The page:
Media watch: Oil spill, one year later
On the anniversary of the BP Deep Horizon explosion and oil spill, media coverage spiked again. But this time, it switched from outcome to aftermath.
Numerous media outlets reported the U.S. Gulf of Mexico seafood industry to be still plagued by suspicion. CBS News reported that in the year since the spill, Louisiana oyster harvests plunged by more than half, hitting the lowest numbers since 1966 and that the industry continues to struggle to win back many customers.
“In a recent GNO survey of national restaurants, half of all customers had unfavorable views of Gulf seafood, despite government assurances,” reported CBS News.
And the story was the same in Alabama. Although most commercial fishing grounds reopened after being shutdown during the spill, fishermen and processors lost customers last year, and they’re having a hard time getting them all back, according to AL.com.
“The seafood industry along Alabama’s Gulf Coast is at a crossroads, and the coming year will be telling of its future,” the website reported.
News coverage in other Gulf states, including Texas and Mississippi, told the same story. High prices, low supply and misperceptions about tainted seafood continue to mar the Gulf seafood industry a year after the oil spill.
For the most part, the national media was fair, and a lot of media traveled to the area to help educate consumers.
“Overall the media really tried to help get the word out, but it’s a huge challenge to engage the media. The last study we did showed that 70 percent of the American public is still nervous about eating Gulf seafood,” said Ewell Smith, director of the Louisiana Seafood Promotion & Marketing Board. “What’s going to take the most time is that we’ve lost our spot on menus. But real growth will be newer markets like Europe that can give us higher value for our products.”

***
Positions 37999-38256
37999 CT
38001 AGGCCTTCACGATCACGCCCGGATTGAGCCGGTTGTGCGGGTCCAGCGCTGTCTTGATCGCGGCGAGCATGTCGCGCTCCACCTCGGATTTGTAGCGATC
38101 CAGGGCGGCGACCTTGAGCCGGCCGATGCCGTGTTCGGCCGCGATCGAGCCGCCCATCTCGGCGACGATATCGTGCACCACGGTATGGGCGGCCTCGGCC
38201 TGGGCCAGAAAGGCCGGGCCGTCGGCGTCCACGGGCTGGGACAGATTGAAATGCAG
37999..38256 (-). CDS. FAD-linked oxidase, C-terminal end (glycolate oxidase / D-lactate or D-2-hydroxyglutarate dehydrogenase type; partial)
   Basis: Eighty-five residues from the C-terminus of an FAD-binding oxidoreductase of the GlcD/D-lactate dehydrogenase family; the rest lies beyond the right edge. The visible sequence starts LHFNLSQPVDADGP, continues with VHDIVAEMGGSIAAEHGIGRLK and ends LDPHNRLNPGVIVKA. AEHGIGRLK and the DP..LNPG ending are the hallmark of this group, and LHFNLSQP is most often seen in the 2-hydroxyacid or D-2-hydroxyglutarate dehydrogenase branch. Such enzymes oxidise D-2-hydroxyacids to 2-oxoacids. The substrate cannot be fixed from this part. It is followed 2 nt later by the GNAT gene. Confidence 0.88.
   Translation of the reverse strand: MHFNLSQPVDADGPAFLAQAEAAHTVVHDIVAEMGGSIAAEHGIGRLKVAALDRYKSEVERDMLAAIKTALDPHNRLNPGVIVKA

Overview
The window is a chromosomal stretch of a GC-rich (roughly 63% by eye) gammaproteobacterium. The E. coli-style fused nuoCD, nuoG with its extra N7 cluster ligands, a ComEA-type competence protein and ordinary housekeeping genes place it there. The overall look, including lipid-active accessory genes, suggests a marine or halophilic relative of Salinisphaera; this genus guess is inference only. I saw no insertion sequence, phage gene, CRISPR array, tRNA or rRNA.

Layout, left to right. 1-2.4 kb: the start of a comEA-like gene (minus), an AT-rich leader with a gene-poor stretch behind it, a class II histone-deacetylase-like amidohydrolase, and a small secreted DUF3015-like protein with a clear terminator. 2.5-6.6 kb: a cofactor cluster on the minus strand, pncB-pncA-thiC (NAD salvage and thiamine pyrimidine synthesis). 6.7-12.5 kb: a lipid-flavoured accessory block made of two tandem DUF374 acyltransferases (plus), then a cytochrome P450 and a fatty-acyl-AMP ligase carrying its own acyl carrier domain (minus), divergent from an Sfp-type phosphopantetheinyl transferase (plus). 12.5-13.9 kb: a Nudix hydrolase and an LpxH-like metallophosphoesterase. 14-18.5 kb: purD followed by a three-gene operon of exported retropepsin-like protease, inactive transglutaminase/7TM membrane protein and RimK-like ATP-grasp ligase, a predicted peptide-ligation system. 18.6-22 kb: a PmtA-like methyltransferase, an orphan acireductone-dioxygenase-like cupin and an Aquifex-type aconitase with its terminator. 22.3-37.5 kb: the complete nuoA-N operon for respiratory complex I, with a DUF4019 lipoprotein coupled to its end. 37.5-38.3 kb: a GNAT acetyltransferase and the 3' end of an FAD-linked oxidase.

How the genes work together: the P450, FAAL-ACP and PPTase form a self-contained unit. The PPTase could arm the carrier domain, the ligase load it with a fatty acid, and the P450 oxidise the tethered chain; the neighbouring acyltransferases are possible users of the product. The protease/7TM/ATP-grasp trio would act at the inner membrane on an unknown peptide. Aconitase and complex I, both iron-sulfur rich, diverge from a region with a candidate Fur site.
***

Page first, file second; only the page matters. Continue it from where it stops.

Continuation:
Smith recently took different leaders in the crab, oyster, shrimp, crawfish and alligator industries to the European Seafood Exposition in Brussels to see what opportunities were available for their products overseas. He said they heard no comments regarding tainted seafood and hopes that they’ll be ready for that market within the next year.
In addition, the board is using some of the USD 30 million settlement from BP to bring on agencies to help them repair Gulf seafood’s image. Three agencies, New Orleans-based GCR & Associates, the Graham Group of Louisiana and The Food Group in New York, have been selected from 35 agencies that applied to create the strategic rebranding team.
However, the battle is far from over. Flooding in Mississippi is dealing yet another blow to the seafood industry. Smith says the flooding could drop oyster production levels to as low as 25 percent of normal levels.
“We were just seeing things return somewhat to normal, and just as that happens we have yet another setback. And for those communities directly in the path, many of which are fishing communities, they are going to be impacted greatly,” said Smith. “The people of Louisiana are very resilient, but this is really testing us.”